Youth and Funerals

Understanding the important role funerals and memorialization play in the lives of the youth

Cancer: An Unexpected Expense

Cancer: An Unexpected Expense

Cancer takes a toll on more than your mind and body. It can quickly eat through your savings, even if you have exceptional health insurance.

Planning for treatment

While you certainly did not plan to get cancer, knowing more about the treatment process can help you better plan to cover associated medical expenses. These may include:

  • Clinical visits
  • Urine, blood, and other lab tests
  • In-office procedures
  • Equipment charges
  • Imaging tests including MRI and CT scans
  • Radiation treatment
  • Radiologist fees
  • Prescription and non-prescription drug costs
  • Hospital stays
  • Surgery and associated fees
  • Home care
  • Insurance co-pays

Outside of treatment, you may also find that you are out of pocket for everyday living expenses that you would not have incurred without a cancer diagnosis. Things such as child care and transportation fees must also be considered.

Talking to your health care team

It’s important that you address financial concerns with your cancer treatment team. You can bring this up with your doctor by pointing out that you are not sure if you can afford their suggested treatment and if there are alternatives that may be as effective. You should also ask if any of the services needed require preapproval and if you will be allowed to recover from surgical procedures at home versus in the hospital.

Paying for your medicine

Depending on the type of treatment needed, you may be prescribed oral chemotherapy, which may also be referred to as targeted therapy. Cancer medication taken by mouth offers the same level of effectiveness as intravenous medicines and is more convenient. They are, however expensive and can cost $1,000 or more per treatment and may not be covered by your insurance. Before agreeing to any treatment, confirm coverage eligibility. The vast majority of pharmaceutical corporations offer patient assistance, which your health care team can help you locate. U.S. News & World Report estimates that cancer drugs and supportive care treatments to counter the side effect of chemotherapy costs Americans more than $43 billion annually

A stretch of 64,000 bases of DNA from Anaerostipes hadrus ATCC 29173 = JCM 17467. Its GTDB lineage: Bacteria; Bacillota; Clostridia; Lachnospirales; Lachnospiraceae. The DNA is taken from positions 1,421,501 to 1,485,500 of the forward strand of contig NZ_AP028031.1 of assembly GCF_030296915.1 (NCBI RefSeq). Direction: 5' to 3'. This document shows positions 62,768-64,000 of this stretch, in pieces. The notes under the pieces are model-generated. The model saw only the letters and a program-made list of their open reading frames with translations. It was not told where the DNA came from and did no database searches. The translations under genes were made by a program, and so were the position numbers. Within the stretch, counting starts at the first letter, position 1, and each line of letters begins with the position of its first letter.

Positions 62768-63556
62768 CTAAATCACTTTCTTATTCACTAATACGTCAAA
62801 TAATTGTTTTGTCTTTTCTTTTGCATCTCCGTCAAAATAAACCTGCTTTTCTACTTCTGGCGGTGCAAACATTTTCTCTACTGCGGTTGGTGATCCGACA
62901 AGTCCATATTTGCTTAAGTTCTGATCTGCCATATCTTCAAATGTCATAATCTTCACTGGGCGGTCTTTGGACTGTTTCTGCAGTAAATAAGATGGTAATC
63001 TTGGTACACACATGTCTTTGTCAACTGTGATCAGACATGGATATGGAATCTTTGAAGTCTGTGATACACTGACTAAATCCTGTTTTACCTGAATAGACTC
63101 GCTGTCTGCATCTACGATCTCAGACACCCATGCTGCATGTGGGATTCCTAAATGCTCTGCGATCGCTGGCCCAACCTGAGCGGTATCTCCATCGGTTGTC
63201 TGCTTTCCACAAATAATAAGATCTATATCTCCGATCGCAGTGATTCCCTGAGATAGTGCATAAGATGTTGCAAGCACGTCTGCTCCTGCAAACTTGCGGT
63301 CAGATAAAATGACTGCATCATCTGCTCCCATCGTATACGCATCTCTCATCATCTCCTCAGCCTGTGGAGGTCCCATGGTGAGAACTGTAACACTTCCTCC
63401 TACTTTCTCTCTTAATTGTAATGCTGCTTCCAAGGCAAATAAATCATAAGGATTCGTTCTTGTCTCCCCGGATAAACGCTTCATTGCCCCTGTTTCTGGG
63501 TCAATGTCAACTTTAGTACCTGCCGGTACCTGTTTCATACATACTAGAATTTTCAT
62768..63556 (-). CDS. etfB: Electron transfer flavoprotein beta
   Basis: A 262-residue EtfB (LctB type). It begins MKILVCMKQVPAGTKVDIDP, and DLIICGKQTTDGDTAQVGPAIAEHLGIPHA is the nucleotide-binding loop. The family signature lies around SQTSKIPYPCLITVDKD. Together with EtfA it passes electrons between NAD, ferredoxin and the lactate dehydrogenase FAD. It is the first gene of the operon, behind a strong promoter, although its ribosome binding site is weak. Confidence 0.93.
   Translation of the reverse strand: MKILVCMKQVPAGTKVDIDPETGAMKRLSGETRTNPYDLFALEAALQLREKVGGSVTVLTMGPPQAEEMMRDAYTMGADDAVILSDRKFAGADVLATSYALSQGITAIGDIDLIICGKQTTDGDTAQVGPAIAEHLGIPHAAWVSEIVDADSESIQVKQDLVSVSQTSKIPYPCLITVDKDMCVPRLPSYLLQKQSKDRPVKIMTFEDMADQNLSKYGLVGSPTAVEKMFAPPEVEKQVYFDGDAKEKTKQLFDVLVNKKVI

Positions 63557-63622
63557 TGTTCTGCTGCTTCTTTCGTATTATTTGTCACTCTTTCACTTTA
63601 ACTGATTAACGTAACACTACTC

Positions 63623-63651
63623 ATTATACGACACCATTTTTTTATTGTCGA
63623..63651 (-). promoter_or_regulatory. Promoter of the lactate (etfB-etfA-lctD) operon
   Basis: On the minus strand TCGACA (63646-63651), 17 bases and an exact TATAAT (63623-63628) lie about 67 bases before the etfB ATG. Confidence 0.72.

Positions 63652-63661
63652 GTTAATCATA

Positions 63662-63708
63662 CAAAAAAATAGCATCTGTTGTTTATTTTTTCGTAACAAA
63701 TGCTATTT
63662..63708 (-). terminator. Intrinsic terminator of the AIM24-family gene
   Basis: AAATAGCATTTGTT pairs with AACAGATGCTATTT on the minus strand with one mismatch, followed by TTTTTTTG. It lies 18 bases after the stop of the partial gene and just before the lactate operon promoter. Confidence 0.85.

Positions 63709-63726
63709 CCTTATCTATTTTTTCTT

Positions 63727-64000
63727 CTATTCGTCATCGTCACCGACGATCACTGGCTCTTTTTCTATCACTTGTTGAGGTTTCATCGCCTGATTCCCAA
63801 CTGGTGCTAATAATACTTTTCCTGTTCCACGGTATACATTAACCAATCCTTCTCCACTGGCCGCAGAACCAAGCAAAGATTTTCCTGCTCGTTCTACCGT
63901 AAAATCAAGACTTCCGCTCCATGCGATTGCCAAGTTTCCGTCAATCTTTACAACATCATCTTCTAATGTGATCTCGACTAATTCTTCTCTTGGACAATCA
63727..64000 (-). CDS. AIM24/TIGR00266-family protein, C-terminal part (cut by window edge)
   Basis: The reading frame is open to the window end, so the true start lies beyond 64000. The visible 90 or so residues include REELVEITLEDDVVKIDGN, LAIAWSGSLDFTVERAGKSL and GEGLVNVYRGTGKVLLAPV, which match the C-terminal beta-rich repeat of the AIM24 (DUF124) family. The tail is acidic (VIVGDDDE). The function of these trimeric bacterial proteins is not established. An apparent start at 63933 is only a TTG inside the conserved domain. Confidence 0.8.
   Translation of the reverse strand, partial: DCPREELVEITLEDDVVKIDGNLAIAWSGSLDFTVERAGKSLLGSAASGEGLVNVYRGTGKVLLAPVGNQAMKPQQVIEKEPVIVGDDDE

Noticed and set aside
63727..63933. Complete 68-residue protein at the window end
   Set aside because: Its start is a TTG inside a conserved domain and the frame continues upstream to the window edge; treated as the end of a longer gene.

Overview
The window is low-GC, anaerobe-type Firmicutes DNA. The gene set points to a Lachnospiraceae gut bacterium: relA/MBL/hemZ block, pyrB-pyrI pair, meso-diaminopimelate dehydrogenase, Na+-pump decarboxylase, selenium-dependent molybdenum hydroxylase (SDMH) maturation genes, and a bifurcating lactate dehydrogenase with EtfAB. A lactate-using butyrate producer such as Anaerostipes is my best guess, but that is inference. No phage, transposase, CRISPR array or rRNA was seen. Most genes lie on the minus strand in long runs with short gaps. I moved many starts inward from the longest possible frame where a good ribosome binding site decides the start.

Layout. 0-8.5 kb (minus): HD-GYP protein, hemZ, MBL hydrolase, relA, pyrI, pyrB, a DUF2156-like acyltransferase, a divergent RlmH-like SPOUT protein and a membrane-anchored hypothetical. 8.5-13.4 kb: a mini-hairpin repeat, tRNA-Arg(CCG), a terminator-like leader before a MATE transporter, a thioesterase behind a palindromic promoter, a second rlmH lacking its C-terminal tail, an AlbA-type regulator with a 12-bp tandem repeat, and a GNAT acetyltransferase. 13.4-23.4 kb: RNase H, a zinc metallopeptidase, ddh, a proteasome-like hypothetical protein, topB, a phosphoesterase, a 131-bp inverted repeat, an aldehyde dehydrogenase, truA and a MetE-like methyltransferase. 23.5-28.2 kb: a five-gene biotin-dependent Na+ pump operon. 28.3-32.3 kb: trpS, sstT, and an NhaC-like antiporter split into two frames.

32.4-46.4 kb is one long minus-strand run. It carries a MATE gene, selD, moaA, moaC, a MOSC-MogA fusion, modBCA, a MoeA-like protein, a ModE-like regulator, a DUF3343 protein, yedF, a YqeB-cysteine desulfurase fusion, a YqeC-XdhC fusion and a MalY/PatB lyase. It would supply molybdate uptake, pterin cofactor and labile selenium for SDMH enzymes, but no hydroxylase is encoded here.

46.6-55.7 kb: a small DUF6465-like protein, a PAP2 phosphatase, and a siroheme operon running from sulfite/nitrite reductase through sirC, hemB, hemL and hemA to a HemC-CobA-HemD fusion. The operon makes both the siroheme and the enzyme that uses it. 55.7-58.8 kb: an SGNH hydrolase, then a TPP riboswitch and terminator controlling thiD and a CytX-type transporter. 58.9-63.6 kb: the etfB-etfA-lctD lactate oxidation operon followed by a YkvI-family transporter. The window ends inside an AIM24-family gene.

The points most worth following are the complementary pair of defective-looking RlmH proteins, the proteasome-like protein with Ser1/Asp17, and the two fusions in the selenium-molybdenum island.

When insurance isn’t enough

Although the Affordable Care Act cannot deny a cancer patient insurance, benefits or associated payments, depending on your policy, there can be a significant gap in what’s covered and what’s not. estimates that chemotherapy can run as high as $30,000 for an eight-week treatment course. Even if you have zero co-pay and 20 percent coinsurance, you may still be out of pocket $6,000 or more. And this doesn’t even consider issues that can arise due to cancer treatment. Specifically, those that affect your oral and ocular health.


Depending on your age or qualification as disabled, you may be able to enroll in a Medicare Advantage plan, which provides supplemental dental and vision insurance, which can ease that burden. It should be noted that enrollment periods for Part C are limited to a seven-month timeframe near your 65th birthday or within 24 months of disability. Learn more about Medicare Enrollment and benefits here.

You may be eligible for numerous government and private benefits if you need help paying for certain aspects of treatment. For example, if you must travel for treatment, you may find respite at a Hope Lodge, such as the Memorial Foundation Hope Lodge in Nashville, which is part of the St. Thomas Health network. Your health care team may also be able to point you in the direction of no-cost mastectomy products or counseling services in your area.


Another financial impact of a cancer diagnosis, especially when terminal, is the cost of a funeral. While it is difficult to face, you can ease the burden on your family by investing in prepaid arrangements. This will ensure they are not spending unnecessary money out of grief on services and funeral enhancements that are not needed